Ancient Mayan priest/astronomers utilized the pole star as their fixed point in the sky until, disturbingly, the star, now low on the horizon in the tropical latitudes, whereas it appears overhead in northern latitudes, began to move. The once essential god has proven to be false, egotistical, domineering and the mystery of his fall from grace was precession, the gradual shift in the axial rotation of the earth.
But who could depose this fearsome god, Seven Macaw, who had beheaded One Hunahpu, raiser of the world tree, so many worlds before? The answer, as always, is in the sky, written in the galactic mural that is the Milky Way.
The true cosmic source and center must be found. “Centering the village, centering the body, centering the sky-in effect, centering the cosmos on all levels-was a primary concern to Mesoamerican society, affecting each region’s ritual and socio-political existence,” writes Jenkins.
Cycles of the Mayans
By the era of Izapa, precession was understood to be a cycle of 25,625 years divided into 5 periods of 5,125 years; five world ages.
We are nearing the end of the fifth, the Long Count or what we know as the Mayan Calendar.
The Maya understood the mathematics and astronomy of precession, how the position of the rising sun on the horizon of each equinox and solstice gradually moved backward in the zodiac. However, they needed to know WHY in a cosmological sense, because, as Jenkins puts it, “The Popol Vuh describes a succession of World Ages, each one ending in cataclysm.
The current age is the one in which the Hero Twins endeavor to resurrect their father, One Hunahpu, and it ends when the Lords of Xibalba are defeated in the Underworld Ballcourt and One Hunahpu is reborn. Before any of this takes place, however, the Hero Twins must do away with Seven Macaw…”
Izapa Priests and their Wizardry
The Izapa Wizard Priests were able to locate the Cosmic Center in a great empty place in the Milky Way galaxy. Aided by psycho-active plants, they traveled there (and still do today I’m sure) along the Dark Rift, the road to the underworld and return with detailed information regarding the cosmic rhythms of the universe.
Recently scientists have calculated the center of the galaxy precisely where the Maya located it thousands of years ago and even more recently have determined the center to be a black hole, a great emptiness. The Maya also refer to this Cosmic Center as the Great Sky Mother and the dark rift as the Cosmic Birth Canal.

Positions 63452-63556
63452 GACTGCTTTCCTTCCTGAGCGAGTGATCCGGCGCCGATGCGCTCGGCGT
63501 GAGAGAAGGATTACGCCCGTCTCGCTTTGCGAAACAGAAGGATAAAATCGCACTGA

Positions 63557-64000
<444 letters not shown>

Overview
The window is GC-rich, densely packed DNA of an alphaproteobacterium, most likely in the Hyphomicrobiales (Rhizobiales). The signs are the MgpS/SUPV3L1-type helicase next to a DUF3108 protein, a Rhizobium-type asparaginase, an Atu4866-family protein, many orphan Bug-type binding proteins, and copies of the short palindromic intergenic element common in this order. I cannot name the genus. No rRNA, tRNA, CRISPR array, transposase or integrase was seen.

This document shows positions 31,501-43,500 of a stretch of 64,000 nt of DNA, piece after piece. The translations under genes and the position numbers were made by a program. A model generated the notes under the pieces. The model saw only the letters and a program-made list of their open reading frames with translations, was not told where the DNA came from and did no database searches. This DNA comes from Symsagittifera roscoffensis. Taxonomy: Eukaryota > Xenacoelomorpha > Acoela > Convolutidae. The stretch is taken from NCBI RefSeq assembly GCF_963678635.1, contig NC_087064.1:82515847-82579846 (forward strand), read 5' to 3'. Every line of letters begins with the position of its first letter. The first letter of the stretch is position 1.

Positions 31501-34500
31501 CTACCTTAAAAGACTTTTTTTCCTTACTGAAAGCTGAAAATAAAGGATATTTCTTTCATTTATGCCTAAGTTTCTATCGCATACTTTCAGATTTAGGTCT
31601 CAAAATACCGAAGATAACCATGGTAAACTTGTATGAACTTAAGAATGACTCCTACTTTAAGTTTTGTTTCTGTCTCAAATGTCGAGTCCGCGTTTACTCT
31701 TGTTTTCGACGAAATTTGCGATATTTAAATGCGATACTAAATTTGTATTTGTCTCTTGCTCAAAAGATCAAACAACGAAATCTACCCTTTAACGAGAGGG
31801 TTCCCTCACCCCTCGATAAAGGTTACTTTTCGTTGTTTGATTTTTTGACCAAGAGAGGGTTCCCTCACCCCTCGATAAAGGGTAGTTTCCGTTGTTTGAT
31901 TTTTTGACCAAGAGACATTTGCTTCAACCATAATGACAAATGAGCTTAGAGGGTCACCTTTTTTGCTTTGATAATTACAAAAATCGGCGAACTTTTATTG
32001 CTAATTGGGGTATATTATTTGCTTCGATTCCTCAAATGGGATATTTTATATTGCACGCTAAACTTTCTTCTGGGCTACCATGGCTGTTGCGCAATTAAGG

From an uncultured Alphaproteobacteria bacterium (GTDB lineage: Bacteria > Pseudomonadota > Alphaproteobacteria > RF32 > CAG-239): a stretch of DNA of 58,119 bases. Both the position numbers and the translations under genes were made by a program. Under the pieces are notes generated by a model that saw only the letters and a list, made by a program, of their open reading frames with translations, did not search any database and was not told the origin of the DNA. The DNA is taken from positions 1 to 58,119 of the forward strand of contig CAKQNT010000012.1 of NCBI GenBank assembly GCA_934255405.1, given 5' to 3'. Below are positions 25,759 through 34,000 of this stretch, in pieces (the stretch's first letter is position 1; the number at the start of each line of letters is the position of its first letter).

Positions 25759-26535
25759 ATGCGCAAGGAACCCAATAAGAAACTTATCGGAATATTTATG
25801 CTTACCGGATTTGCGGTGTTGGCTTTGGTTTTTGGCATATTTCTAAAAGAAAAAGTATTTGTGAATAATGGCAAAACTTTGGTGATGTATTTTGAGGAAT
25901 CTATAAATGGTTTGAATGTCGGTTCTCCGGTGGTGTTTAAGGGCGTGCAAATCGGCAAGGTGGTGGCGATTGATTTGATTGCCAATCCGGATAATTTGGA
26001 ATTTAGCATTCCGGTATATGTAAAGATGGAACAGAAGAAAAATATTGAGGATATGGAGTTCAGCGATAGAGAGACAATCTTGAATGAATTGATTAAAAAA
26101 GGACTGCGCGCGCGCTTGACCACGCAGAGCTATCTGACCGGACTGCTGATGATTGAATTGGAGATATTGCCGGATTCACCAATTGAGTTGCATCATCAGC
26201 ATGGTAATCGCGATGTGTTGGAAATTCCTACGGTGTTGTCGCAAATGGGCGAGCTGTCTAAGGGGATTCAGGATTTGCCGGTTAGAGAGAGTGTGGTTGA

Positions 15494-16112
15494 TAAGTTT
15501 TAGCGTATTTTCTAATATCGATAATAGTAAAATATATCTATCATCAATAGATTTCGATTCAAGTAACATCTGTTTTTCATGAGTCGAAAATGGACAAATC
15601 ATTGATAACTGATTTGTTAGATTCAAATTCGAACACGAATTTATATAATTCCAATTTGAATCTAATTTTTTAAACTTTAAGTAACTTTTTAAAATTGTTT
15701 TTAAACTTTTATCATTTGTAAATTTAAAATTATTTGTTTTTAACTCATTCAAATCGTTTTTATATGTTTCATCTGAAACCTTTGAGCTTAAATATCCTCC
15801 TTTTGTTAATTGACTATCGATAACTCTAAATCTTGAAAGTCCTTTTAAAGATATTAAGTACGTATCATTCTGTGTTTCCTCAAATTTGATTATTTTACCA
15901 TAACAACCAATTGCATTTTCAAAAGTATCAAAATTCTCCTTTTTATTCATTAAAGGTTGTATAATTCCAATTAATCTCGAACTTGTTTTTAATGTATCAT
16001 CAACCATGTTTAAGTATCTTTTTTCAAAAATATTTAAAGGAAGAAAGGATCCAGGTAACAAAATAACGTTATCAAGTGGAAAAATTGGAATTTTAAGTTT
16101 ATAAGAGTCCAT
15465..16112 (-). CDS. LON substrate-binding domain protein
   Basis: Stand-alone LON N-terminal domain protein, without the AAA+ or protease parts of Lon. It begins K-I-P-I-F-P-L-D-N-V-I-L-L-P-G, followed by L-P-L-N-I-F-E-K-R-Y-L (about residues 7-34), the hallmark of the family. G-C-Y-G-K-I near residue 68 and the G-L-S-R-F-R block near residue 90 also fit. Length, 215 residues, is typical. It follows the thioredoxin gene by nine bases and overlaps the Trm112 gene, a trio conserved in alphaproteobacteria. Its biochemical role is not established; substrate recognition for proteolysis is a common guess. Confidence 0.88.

Now we can understand the “why” of precession. Over the past five thousand years, the solar disk, the father/creator principle, the severed head of Hunahpu, approaches at each winter solstice-time of renewal-closer to the Womb of the Great Mother.
The severed head/sun/game ball is played by cosmic forces until at precisely the right moment it passes through the stone ring high on the wall of the Great Ballcourt. The black hole source of creation in the Milky Way’s center has been joined in alignment with the solar system’s central star-sun in an act of galactic copulation birthing a new world on December 21, 2012.
A Modern Day Shaman
Jenkins tells this fantastic tale in the manner of a modern shaman using his skills as a storyteller, with a computer astronomy program and, perhaps, some of the same plant guides as the ancient Maya cosmonauts.
So what happens…then…at the end?
After the galactic alignment?
Does the sun roll over and light up a cosmic cigarette?
Do the phones still work on December 21, 2012?
Jenkins views this event as an opportunity rather than a cataclysm. An opportunity for mankind and kindred planetary beings to make a quantum evolutionary leap, “…a moment in which the human spirit can emerge from unconscious patterns and blossom.”
In perspective, the scales of time and distance are so vast, we are already in the process of this change, this evolutionary leap. Our generation is the one the ancient wizards and shamans, priests, kings, ballplayers and school children learning their history, were dreaming about as they enacted our dramas on their festive stages and ballcourts.
As the Hopi Elder, in the lineage of the Popul Vuh, states, “we are the ones we’ve been waiting for.”
To learn more visit Amazon > Maya Cosmogenesis 2012 by John Major Jenkins
Writer, photographer, raconteur, Curtis McCosco fled from academia to further his education in Haight-Ashbury and the streets of Hollywood. He’s worked as a furniture maker, Moviola repairman, documentary film maker, Motown tech, carpenter, masseur, and explores the the worlds of indigenous wisdom and shamanism, Hermetic occultism, remote viewing, history, politics and the evolution of consciousness, all from a Buddhist perspective. You can find more of his writing on his blog, NOOZINE.com.